Dean Davis photo
Teacher, Naturalist, and Author
Jack Nisbet's book, David Douglas: A Naturalist at Work, is a collection of essays that both provide historical context for Douglas's journeys and relate them to the modern landscape. A museum exhibit of the same name, curated by Nisbet and his wife Claire, ran at the Northwest Museum of Arts and Culture in Spokane and the Washington State Historical Society Museum in Tacoma.
Nisbet's Sources of the River: Tracking David Thompson Across Western North America (Seattle: Sasquatch Books, 1994, new edition 2007.), helped ignite the ongoing wave of interest in the phenomenal life and achievements of the long forgotten Canadian explorer who mapped much of the northwest quarter of North America. His energetic, penetrating literary style brings history alive by merging meticulous scholarship into his own personal engagement with the vast land which Thompson trod 200 years ago. Sources of the River received the Murray Morgan Prize in Northwest regional literature.
Visible Bones: Journeys Across Time in the Columbia River Country (Seattle: Sasquatch Books, 2003) is a collection of twelve essays, each focusing on a single landmark or wildlife species as experienced by the Plateau tribes and seen briefly by Thompson, Lewis and Clark (the condor, tobacco smoking rituals, smallpox epidemics), David Douglas, John Kirk Townsend, and other early travelers in the region.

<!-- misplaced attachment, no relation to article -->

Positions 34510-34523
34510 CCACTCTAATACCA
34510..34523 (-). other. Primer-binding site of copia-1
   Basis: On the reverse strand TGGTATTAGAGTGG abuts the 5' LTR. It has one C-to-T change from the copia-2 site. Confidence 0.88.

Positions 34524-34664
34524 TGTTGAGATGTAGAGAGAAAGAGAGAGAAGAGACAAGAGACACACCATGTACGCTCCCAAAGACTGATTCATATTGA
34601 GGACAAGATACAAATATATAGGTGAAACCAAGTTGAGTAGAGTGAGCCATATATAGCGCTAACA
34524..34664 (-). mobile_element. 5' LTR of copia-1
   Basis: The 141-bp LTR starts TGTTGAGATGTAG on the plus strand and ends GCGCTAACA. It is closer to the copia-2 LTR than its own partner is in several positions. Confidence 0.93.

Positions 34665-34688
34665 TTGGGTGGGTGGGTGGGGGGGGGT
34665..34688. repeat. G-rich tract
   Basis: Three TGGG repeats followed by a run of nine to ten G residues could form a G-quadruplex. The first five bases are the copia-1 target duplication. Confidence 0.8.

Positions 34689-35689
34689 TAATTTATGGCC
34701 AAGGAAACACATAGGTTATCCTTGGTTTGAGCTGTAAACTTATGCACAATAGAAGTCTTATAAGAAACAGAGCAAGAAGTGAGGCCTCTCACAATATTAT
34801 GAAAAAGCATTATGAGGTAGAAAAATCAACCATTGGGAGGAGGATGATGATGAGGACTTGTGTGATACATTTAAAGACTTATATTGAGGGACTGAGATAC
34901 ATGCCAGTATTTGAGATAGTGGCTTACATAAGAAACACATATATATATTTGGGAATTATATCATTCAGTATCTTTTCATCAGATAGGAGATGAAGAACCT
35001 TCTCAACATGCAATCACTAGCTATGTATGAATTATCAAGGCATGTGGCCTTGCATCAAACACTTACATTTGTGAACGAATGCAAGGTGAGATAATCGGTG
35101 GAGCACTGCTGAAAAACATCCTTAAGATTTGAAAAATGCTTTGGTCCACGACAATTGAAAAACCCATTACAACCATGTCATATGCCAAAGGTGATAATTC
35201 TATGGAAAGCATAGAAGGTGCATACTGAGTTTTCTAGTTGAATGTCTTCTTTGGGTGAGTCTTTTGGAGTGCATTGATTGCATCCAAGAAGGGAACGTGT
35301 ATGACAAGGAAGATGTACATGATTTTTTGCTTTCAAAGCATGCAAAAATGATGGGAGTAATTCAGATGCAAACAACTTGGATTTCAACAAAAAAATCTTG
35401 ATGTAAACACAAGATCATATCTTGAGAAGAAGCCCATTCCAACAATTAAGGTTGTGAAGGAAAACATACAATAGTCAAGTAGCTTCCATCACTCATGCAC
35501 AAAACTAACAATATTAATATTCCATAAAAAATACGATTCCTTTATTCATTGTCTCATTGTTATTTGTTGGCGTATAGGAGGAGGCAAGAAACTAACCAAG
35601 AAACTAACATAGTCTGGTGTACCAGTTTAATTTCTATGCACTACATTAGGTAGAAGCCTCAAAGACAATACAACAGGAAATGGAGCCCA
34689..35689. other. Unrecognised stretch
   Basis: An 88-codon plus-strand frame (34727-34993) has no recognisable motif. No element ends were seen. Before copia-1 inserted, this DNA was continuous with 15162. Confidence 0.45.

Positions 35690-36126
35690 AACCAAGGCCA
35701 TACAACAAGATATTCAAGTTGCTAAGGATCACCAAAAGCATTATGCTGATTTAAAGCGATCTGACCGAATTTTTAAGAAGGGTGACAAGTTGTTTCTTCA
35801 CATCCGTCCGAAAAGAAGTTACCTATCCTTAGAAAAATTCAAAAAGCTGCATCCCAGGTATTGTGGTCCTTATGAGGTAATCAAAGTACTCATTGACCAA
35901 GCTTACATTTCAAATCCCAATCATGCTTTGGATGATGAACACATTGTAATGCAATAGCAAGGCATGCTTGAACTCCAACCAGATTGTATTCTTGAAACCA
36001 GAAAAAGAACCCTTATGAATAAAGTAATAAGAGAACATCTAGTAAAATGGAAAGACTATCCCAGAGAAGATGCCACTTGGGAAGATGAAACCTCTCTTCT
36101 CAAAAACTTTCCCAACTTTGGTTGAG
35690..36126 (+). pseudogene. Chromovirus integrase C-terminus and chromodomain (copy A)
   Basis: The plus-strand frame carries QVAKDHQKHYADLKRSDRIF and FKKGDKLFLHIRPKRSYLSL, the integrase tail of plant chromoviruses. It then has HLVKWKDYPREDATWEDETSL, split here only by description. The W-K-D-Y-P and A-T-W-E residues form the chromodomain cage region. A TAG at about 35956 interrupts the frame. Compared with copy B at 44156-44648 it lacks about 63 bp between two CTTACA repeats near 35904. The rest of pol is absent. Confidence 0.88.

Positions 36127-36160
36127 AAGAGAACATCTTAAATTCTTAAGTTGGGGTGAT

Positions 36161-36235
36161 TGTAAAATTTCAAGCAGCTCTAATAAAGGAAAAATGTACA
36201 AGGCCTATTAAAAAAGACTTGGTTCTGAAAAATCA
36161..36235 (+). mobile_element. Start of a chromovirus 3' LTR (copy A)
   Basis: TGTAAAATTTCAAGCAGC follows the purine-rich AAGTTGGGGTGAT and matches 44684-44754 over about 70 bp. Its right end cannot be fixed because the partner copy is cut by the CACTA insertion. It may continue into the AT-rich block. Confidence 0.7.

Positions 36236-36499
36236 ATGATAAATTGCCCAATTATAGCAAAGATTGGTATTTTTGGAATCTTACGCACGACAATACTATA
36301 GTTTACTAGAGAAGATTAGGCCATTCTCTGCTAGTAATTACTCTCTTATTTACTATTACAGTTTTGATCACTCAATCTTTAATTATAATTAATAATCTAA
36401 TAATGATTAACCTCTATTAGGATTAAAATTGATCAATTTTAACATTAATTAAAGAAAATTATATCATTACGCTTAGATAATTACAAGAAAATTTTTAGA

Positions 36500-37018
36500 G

In 2005 his richly illustrated narrative, The Mapmaker's Eye: David Thompson on the Columbia Plateau (Pullman: Washington State University Press, 2005), was named by the American Library Association as one of the year's "Best of the Best" university press publications. It was written in conjunction with an exhibit about David Thompson by the Northwest Museum of Arts and Culture in Spokane, Washington, which was on display from October 2005 until September 2006.
His latest book, Ancient Places: People and Landscape in the Emerging Northwest, is "an assemblage of nonfiction stories about the interplay between people and the landscape where they happen to live." (from front cover inset)
In addition, Nisbet has written Purple Flat Top (Seattle: University of Washington Press, 2011), of which novelist Ivan Doig wrote, "In Jack Nisbet, an unsung corner of the West has found its troubadour. His north-of-Spokane tales of disgusted dairymen and hopeful miners, of white ravens and dancing grouse, ring with the spirit of the legend of the Sky People."Singing Grass, Burning Sage (Portland, Oregon: Graphic Arts Center Publishing, 1999) won a silver medal in the Environmental category of Fore Word Magazine's Book of the Year awards in 2000). Through the words of tribal people and early visitors, enhanced by brilliant color photographs, Nisbet uncovers the teeming life that irrigation has nourished in the essentially barren Columbia Basin.Jack lives with his wife and two children in Spokane, Washington. More information is available at www.jacknisbet.com.